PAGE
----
MOSCOW (Reuters) – The head of Russia’s space agency on Monday suggested Moscow would withdraw from the International Space Station in 2025 unless Washington lifts space sanctions that hamper Russian satellite launches.
Roscosmos leader Dmitry Rogozin is speaking to members of parliament ahead of a summit in Geneva later this month between Russian President Vladimir Putin and U.S. President Joe Biden.
Rogozin said Moscow was struggling to launch some satellites due to US sanctions. This means that Russia cannot import some of the microchip kits needed for the space program.
“We have more than enough rockets. But there is nothing to shoot at,” Rogozin said, with senior Russian officials infrequently admitting that Western sanctions have seriously hampered the development of an industry.
“We have a spaceship that is almost assembled. But they don̵7;t have specific microchip kits that we won’t be able to buy because of the sanctions.”
The United States and other Western countries began to impose sanctions on Russia following the 2014 annexation of Crimea from Ukraine. cyber attack and the poisoning of the Kremlin critic Alexei Navalny. Moscow’s allegations denied.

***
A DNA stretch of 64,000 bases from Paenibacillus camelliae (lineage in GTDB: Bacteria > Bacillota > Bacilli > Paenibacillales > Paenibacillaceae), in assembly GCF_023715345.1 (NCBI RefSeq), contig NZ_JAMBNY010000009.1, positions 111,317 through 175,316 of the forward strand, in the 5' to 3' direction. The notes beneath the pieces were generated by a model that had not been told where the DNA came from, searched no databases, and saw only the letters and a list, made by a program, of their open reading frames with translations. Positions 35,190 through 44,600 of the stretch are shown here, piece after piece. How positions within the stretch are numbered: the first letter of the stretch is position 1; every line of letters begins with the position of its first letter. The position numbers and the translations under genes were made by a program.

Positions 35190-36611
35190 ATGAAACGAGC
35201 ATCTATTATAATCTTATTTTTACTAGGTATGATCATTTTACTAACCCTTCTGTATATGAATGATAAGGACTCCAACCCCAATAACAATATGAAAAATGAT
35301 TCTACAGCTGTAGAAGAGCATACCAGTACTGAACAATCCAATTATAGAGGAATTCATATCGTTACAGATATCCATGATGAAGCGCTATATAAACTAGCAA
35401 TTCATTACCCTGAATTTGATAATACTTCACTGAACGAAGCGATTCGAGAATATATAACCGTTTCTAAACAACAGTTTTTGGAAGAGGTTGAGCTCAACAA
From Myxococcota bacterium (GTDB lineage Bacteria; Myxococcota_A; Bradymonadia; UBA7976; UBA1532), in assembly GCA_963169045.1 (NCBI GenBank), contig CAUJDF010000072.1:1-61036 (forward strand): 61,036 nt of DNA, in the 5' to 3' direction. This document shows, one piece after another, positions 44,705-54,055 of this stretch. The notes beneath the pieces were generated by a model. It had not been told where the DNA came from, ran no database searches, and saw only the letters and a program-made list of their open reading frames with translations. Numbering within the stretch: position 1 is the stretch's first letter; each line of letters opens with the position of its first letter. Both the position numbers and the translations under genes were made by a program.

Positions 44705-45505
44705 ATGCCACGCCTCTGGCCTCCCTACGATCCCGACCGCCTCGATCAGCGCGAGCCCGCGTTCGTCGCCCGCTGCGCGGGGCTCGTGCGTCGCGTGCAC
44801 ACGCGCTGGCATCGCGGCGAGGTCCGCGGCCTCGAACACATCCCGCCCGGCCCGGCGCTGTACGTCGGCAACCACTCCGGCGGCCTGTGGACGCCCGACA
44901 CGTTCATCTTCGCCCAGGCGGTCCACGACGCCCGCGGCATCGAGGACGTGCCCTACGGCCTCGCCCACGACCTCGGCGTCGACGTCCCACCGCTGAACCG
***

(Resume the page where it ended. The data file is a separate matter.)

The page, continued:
Rogozin, which is subject to US personal sanctions. And the European Union said Russia could withdraw from the International Space Station (ISS) in 2025 unless Washington lifts sanctions on Russian space contractors soon.
“This is in the hands of our American partners,” he said.
The ISS was launched in 1998 as a multinational program and consists of two parts: the Russian part and the other used by the United States and other space agencies.
NASA, US space agency It favors continuing to use the ISS until at least 2030, and agency head Bill Nelson told CNN last week that a Russian exit could ignite a new space race with Russia and China facing the United States.
Relations between Moscow and Washington fell to new lows after the Cold War earlier this year. After US President Joe Biden called Russian President Vladimir Putin a “killer” and imposed broader sanctions on Russia. including the sovereign bond market
(Reporting by Gabrielle Tétrault-Farber; Edited by Andrew Osborn)